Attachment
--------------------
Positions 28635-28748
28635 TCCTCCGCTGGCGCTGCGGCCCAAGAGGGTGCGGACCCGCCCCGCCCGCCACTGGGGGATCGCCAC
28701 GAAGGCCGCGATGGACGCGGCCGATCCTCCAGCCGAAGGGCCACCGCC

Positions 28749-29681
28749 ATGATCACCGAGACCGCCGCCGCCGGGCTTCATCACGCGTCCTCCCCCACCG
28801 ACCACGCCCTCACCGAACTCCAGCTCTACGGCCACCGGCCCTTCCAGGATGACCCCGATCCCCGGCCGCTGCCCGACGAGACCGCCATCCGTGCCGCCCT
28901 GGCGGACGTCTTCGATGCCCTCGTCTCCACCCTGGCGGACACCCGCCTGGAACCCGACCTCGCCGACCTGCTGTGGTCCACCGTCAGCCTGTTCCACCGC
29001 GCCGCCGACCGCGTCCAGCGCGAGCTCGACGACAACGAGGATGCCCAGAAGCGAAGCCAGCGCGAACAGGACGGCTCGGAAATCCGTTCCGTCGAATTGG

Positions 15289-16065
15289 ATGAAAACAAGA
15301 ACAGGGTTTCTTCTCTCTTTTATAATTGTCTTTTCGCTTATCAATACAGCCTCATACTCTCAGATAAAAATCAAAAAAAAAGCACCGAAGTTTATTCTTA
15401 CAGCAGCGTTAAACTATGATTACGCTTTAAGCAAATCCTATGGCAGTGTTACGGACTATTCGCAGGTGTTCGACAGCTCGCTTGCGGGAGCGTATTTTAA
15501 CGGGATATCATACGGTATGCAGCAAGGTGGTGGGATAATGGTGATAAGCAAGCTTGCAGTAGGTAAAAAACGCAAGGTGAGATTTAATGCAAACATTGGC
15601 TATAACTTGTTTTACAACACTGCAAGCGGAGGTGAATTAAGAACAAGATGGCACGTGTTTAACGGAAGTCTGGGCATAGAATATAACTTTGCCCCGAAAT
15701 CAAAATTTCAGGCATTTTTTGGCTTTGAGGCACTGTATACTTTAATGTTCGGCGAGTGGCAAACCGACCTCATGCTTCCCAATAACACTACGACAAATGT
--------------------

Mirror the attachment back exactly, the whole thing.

Positions 28635-28748
28635 TCCTCCGCTGGCGCTGCGGCCCAAGAGGGTGCGGACCCGCCCCGCCCGCCACTGGGGGATCGCCAC
28701 GAAGGCCGCGATGGACGCGGCCGATCCTCCAGCCGAAGGGCCACCGCC

Positions 28749-29681
28749 ATGATCACCGAGACCGCCGCCGCCGGGCTTCATCACGCGTCCTCCCCCACCG
28801 ACCACGCCCTCACCGAACTCCAGCTCTACGGCCACCGGCCCTTCCAGGATGACCCCGATCCCCGGCCGCTGCCCGACGAGACCGCCATCCGTGCCGCCCT
28901 GGCGGACGTCTTCGATGCCCTCGTCTCCACCCTGGCGGACACCCGCCTGGAACCCGACCTCGCCGACCTGCTGTGGTCCACCGTCAGCCTGTTCCACCGC
29001 GCCGCCGACCGCGTCCAGCGCGAGCTCGACGACAACGAGGATGCCCAGAAGCGAAGCCAGCGCGAACAGGACGGCTCGGAAATCCGTTCCGTCGAATTGG

Positions 15289-16065
15289 ATGAAAACAAGA
15301 ACAGGGTTTCTTCTCTCTTTTATAATTGTCTTTTCGCTTATCAATACAGCCTCATACTCTCAGATAAAAATCAAAAAAAAAGCACCGAAGTTTATTCTTA
15401 CAGCAGCGTTAAACTATGATTACGCTTTAAGCAAATCCTATGGCAGTGTTACGGACTATTCGCAGGTGTTCGACAGCTCGCTTGCGGGAGCGTATTTTAA
15501 CGGGATATCATACGGTATGCAGCAAGGTGGTGGGATAATGGTGATAAGCAAGCTTGCAGTAGGTAAAAAACGCAAGGTGAGATTTAATGCAAACATTGGC
15601 TATAACTTGTTTTACAACACTGCAAGCGGAGGTGAATTAAGAACAAGATGGCACGTGTTTAACGGAAGTCTGGGCATAGAATATAACTTTGCCCCGAAAT
15701 CAAAATTTCAGGCATTTTTTGGCTTTGAGGCACTGTATACTTTAATGTTCGGCGAGTGGCAAACCGACCTCATGCTTCCCAATAACACTACGACAAATGT